The term, Big Data, was coined by Michael Cox and David Ellsworth in a 1997 article for a conference on visualization. The term was more about the size of the data sets that taxed the memory of computer systems. When data didn’t fit in memory, the solution was to get more resources. It is the first article in the ACM digital library to use the term “big data.”
Three Vs of Big data were first mentioned by Doug Laney in 2001 Volume – amount of data is massiveVelocity – speed at which data are being generated is very fastVariety– different types of data like structured and unstructuredVeracity – data must be accurate and truthfulVolume – humans create 2.5 quintillion bytes of data daily, 90% of today’s data has been generated in the past two years. created and machine createdVelocity – a study by 360i found that brands receive 350,000 Facebook likes per minute Velocity – 600,000 tweets per hour
The term,Big Data, is more of an amalgamation of different areas that help us try to get a handle on, insight from and use out of data. The focus needs to be on the data and less about the big. Data has always been big. I wrote my first book on a Mac Plus. Each chapter required its own floppy disk.
Kate Crawford, a Microsoft researcher and MIT professor, said that 2013 will be the year in which we reach the peak of the Big Data hype.According to Gartner’s hype cycle of emerging technologies,Big Data is headed toward it’s peak of inflated expectations and won’t reach the plateau of productivity for 2 to 5 years. The Plateau of Productivity represents the time when the technology finally delivers predictable value. The promise of Big Data, of course, is a treasure trove of high value across many industries – including healthcare. Everything from predictive and prescriptive analytics to population health, disease management, drug discovery and personalized medicine (delivered with much greater precision and higher efficacy) to name but a few.
Accenture surveyed 600 executives from the US and UK about their use of analytics. They found that the adoption of analytics is up and continues to grow, ROI remains elusive. Strategies usually are about making decisions. And when we make a decision, we typically eliminate an alternative course of action. Tactics are usually much more flexible. Strategies are about “what” we choose to do. Tactics are about “how” we choose to do it. It is often easier to change the “how” we do things than the “what”.Strategies are the investments of resources that build and grow an organization. Tactics are the day to day actions that get us to our goals.
When they linked their customer feedback to operational metrics, they got more value from the data as measured by executive satisfaction with the program and higher customer loyalty rankings within their industry.
Linkage analysis helps answer important questions that help senior management better manage its business. 1. What is the $ value of improving customer satisfaction/loyalty?2. Which operational metrics have the biggest impact on customer satisfaction/loyalty?3. Which employee/partner factors have the biggest impact on customer satisfaction/loyalty?The bottom line is that linkage analysis helps the company understand the causes and consequences of customer satisfaction and loyalty and thereby helping senior manager better manage its business.Understand the causes and consequences of customer satisfaction/loyalty
Avoid putting people on projects who are vested in the old way of doing things.
Kate Crawford from MITBe concerned about common method variance – things are correlated only because they are measured by the same thing
Customer Loyalty Measurement ApproachesObjectiveTime spent on web siteNumber products/servicespurchasedRenewed contractSubjective (self-reported)Likelihood to recommendLikelihood to continue purchasingLikelihood to renew contractHere is a figure that illustrates how different loyalty metrics fit into the larger customer loyalty measurementframework of loyalty types and measurement approaches. It is important to point out that the subjective measurement approach is not synonymous with emotional loyalty. Survey questions can be used to measure both emotional loyalty (e.g., overall satisfaction) as well as behavioral loyalty (e.g., likelihood to leave, likelihood to buy different products). In my prior research on measuring customer loyalty, I found that you can reliably and validly measure the different types of loyalty using survey questions.– I conducted several studies a few years ago, examining different types of customer loyalty questions. As the business models suggested, I found that loyalty questions generally fall into three types of loyalty behaviors. The table here includes these three types (Retention, Advocacy and Purchasing) and some survey questions for each type of loyalty.likelihood to switch providers (retention)likelihood to renew service contract (retention)likelihood to recommend (advocacy)overall satisfaction (advocacy)likelihood to purchase different solutions from <Company Name> (purchasing)likelihood to expand use of <Company Name’s> products throughout company (purchasing)These questions can be used as individual measures. If you are using multiple questions, you can calculate an average of the questions within a given type of loyalty. So, if you were using all six of these questions, you could calculate three scores, one for retention, one for advocacy and one for purchasing loyalty, each an average score of their corresponding questions.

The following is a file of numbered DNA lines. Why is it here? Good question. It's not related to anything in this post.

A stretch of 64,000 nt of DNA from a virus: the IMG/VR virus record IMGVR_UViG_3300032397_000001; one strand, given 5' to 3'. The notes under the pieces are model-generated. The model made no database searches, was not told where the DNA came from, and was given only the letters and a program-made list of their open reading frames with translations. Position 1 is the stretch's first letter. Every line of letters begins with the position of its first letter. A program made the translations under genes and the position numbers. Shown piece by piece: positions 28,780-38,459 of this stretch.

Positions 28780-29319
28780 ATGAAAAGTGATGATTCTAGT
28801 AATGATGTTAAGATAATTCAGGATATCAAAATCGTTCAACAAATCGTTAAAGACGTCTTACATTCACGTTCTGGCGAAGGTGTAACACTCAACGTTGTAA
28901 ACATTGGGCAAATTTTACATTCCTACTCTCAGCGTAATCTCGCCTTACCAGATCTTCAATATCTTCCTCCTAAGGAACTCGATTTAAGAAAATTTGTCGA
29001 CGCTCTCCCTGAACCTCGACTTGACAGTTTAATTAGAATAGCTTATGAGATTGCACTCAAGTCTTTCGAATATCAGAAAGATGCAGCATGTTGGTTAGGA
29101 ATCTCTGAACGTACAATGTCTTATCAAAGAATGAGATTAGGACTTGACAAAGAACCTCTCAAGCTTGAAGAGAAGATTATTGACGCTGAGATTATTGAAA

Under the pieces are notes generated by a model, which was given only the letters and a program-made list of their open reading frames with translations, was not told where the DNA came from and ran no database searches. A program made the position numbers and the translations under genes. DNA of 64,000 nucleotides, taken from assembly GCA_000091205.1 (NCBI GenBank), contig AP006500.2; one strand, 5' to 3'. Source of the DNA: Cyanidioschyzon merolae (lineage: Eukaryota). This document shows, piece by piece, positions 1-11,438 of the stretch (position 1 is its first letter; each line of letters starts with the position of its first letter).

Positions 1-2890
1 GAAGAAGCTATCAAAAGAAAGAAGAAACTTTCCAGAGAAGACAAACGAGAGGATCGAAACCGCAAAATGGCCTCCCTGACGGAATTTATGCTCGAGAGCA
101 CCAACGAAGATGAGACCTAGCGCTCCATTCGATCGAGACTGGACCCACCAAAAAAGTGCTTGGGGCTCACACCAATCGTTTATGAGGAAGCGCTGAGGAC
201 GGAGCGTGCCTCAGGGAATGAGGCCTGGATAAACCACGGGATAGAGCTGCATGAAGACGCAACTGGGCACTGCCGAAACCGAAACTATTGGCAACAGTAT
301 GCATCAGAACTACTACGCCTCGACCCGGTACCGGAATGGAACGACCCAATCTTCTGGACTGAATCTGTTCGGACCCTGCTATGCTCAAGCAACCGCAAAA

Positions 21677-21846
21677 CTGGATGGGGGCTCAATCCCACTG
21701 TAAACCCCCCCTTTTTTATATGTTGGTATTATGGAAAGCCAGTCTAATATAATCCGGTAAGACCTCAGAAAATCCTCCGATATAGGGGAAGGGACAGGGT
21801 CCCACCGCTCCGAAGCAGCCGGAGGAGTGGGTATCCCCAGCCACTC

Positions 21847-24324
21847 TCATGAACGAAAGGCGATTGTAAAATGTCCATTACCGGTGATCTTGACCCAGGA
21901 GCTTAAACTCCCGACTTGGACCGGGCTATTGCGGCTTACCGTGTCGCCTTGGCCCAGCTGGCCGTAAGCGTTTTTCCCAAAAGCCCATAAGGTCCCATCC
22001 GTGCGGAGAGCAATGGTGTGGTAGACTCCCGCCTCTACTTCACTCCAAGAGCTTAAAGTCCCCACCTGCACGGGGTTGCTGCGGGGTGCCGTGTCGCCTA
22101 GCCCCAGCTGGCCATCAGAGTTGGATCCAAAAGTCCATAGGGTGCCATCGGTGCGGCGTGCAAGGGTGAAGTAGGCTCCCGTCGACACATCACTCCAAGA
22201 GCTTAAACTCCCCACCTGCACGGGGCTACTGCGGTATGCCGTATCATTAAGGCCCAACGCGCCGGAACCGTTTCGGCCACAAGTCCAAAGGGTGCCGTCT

Big Data - What it Really Means for VOC and Customer Experience Professionals
How may we firstname.lastname@example.orgSpring 2013Big Data: What it Really Means for VoC andCustomer Experience ProfessionalsBob E. Hayes, PhD
“Big Data” is Everywherehttp://www.evl.uic.edu/cavern/rg/20040525_renambot/Viz/parallel_volviz/paging_outofcore_viz97.pdf
Three Vs of Big DataINFOGRAPHIC from Domo June 2012VolumeVelocityVarietyhttp://blogs.gartner.com/doug-laney/files/2012/01/ad949-3D-Data-Management-Controlling-Data-Volume-Velocity-and-Variety.pdf
Big Interest in Big Data: Google Trends0204060801001202010-01-03 -2010-01-092010-06-20 -2010-06-262010-12-05 -2010-12-112011-05-22 -2011-05-282011-11-06 -2011-11-122012-04-22 -2012-04-282012-10-07 -2012-10-132013-03-24 -2013-03-30SearchVolumeIndexCustomer ExperienceBig DataScale is based on the average worldwide traffic of Customer Experience and Big Datafrom January 2010 to April 2013.
Big Data DefinitionAn amalgamation of differentareas* that help us get ahandle on, insight fromand use out of data* includes technology (Storage, Data Management, BI Reporting) and analytics